* Don't go for a wine style you dislike just because someone says it will be "perfect" with what you're eating.
* Drink your wines in order from the lightest, less complex and easy-drinking wine to the fullest-bodied, high-tannin, rich-red wine. Whites should usually be served before reds, although a full-bodied chardonnay can easily follow a light, fruity pinot noir.
* Think of the flavours and texture of your dish. Is it mild or spicy, lean or fatty, rich or acidic? Select a wine that shows the same characteristics. Mild food will go with mild wine. Flavourful, rich food will go with full-bodied wine.
* Match acids with acids. If you are eating crayfish with citrus sauce, try a crisp sauvignon blanc. Likewise cream goes with rich, creamy wines, like a full-bodied chardonnay. High-acidity wines usually don't work with creamy dishes, it clashes on the palate.
* Tannins like blood and fat. If you are having grilled red meat or roasted leg of lamb, try a high-tannin red wine such as a Hawke's Bay Bordeaux blend. The tannins will taste softer with the juicy meat, and will help cleanse your palate.
* Spices can kill the taste of wine. Choose aromatic whites such as gewurztraminer and viognier to match spicy food. Some sweetness in your wine will also help combine intense spicy flavours.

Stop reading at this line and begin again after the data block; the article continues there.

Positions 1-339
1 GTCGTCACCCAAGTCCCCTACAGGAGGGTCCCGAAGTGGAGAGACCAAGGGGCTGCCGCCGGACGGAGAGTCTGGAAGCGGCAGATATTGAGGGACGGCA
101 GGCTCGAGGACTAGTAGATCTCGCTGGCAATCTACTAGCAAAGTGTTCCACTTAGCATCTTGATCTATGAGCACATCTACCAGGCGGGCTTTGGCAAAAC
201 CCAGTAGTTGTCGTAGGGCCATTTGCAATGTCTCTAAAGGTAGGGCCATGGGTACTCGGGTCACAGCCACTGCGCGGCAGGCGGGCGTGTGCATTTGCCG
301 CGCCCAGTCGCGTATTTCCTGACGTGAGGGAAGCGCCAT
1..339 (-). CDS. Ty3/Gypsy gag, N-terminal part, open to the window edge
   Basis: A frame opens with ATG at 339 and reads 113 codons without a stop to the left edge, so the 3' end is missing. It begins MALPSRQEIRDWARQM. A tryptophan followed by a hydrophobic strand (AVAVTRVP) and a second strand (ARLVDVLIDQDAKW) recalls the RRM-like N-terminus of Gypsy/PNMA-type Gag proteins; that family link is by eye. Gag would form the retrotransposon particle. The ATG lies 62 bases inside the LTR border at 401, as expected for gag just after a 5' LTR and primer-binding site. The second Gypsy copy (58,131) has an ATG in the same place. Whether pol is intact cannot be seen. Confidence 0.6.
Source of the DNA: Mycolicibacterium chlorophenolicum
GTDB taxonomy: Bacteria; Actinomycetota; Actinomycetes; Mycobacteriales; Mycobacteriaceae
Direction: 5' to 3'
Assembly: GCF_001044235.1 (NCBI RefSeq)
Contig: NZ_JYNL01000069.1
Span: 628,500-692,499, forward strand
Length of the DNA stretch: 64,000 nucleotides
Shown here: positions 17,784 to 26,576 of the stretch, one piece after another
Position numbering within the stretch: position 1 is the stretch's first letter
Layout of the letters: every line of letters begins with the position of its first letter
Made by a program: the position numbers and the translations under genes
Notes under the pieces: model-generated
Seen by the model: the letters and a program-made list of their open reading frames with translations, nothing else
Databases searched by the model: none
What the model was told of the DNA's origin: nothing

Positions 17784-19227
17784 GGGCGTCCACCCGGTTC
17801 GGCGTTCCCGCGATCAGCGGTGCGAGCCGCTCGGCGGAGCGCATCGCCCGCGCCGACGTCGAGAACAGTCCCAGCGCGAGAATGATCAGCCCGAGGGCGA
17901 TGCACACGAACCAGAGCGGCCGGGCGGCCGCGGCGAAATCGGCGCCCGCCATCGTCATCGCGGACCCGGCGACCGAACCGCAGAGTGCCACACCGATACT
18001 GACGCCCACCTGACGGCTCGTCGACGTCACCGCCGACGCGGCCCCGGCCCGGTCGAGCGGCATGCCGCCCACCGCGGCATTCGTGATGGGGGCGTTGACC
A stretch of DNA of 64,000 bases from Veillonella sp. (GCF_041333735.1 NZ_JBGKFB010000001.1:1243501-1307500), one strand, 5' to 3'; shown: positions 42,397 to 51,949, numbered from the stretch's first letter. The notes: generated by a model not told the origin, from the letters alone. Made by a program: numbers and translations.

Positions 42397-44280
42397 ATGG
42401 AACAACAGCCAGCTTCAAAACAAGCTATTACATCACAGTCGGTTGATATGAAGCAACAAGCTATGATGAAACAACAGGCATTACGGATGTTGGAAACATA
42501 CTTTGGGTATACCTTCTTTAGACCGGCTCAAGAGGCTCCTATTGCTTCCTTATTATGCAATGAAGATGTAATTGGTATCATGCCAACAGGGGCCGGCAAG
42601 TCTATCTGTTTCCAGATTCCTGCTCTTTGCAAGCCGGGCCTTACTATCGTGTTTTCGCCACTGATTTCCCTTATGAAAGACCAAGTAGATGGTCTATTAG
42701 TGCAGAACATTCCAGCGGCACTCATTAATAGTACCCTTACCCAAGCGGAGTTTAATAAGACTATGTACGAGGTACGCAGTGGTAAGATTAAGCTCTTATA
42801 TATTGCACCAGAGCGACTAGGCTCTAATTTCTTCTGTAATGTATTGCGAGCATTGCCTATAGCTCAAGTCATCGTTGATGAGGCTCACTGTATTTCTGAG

* The sweeter the dessert, the sweeter the wine. If you are having a fruity bavarois, choose a late-harvest riesling. If you are having a sweeter dessert, go for a sweeter wine such as a sauternes.
* Wine and cheese are not always a perfect match. Strong cheeses can kill the taste of the wine. A basic rule is the harder the cheese, the better it can cope with high tannins of red wine; the creamier the cheese the more it needs acidity. It's a good time of the meal to return to a sauvignon blanc and match it with goat cheese. Both syrah and pinot noir can go well with a selection of cheeses. Blue cheese is delicious with sweet wine.